BREAKING (July 13, 2018): Here’s an inflammatory take for you: Apple’s new quieter keyboard is actually a silent scheme to fix their keyboard reliability issues. We’re in the middle of tearing down the newest MacBook Pro, but we’re too excited to hold this particular bit of news back:
Apple has cocooned their butterfly switches in a thin, silicone barrier.
The 2018 MacBook Pro features a thin rubberized layer under its keycaps, covering the second-generation butterfly mechanism.
This flexible enclosure is quite obviously an ingress-proofing measure to cover up the mechanism from the daily onslaught of microscopic dust. Not—to our eyes—a silencing measure. In fact, Apple has a patent for this exact tech designed to “prevent and/or alleviate contaminant ingress.”
Here’s the really good part: I can tell you it’s there, but I can’t definitively prove it’s a reliability fix. After all, Apple told The Verge that “this new third-generation keyboard wasn’t designed to solve those [dust] issues.”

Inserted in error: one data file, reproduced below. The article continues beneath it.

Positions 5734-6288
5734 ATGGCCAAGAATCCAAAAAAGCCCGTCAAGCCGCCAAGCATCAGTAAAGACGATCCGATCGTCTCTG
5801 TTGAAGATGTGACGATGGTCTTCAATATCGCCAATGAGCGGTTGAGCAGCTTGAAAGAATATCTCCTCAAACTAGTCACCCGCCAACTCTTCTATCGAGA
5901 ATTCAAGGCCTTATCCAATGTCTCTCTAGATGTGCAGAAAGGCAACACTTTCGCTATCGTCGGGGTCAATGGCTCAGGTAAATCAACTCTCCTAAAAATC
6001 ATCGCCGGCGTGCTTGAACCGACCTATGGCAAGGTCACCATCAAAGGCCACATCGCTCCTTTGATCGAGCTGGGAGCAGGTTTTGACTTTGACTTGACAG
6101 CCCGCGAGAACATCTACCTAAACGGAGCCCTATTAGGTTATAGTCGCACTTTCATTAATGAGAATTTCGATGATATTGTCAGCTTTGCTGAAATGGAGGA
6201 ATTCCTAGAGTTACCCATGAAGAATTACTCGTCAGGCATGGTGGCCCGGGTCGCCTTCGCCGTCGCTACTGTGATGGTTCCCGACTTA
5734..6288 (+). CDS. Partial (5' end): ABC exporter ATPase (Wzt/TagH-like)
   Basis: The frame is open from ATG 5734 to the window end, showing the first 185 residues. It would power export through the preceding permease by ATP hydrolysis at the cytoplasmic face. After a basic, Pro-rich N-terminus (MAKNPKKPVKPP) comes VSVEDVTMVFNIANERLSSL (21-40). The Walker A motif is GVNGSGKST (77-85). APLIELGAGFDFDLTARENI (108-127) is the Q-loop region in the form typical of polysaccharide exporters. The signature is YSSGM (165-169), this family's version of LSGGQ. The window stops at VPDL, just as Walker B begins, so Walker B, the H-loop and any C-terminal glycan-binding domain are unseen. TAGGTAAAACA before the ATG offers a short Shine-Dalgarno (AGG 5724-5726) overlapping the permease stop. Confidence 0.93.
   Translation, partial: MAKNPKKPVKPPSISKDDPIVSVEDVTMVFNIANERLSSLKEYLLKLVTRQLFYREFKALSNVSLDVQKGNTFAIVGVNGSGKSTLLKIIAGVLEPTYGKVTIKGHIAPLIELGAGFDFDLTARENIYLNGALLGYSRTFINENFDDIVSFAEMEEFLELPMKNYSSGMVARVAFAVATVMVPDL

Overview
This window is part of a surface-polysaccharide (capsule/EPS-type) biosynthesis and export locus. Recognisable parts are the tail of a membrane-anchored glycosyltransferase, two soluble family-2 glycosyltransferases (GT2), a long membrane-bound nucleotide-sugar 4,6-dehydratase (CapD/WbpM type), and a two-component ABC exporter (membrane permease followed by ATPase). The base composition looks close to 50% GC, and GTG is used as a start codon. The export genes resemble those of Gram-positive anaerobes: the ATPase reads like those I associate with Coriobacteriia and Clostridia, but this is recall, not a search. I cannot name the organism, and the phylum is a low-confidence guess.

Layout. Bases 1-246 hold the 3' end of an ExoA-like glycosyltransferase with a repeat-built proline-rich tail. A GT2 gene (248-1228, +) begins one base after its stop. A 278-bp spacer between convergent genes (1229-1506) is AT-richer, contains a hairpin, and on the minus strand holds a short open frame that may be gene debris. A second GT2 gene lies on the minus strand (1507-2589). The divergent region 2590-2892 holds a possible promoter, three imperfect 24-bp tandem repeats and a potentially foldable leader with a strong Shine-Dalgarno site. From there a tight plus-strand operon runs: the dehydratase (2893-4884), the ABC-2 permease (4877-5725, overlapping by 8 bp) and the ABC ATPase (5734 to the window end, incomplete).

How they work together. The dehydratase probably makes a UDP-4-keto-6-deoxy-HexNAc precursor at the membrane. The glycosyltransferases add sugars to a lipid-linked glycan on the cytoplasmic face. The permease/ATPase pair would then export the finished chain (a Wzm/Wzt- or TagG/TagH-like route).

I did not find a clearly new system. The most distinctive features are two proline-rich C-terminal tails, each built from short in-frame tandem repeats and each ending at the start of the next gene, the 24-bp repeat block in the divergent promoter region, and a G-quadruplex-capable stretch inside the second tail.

Apple is in the middle of several class-action lawsuits for the failure of their keyboards, so of course they can’t just come out and say, “Hey, we fixed it!” That says there was a problem to begin with. But you’ve heard that clever analysis from John Gruber already. I’m just here to posit: the advertised boost in quietude is a side-effect of this rubbery membrane. The quiet angle is, quite literally, a cover up.
Tune in next week as we put this membrane through its dust-proofing paces, tear down the rest of the device, and speculate whether this really is a feature—or a secret bug fix impacting millions of consumers.
Here’s our video summary of the story so far.
Image Credit: *FIG. 3D from uspto.gov
Update 7/19/18: MacRumors has leaked an internal document from Apple Authorized Service Providers confirming that the purpose of the membrane is to “prevent debris from entering the butterfly mechanism.”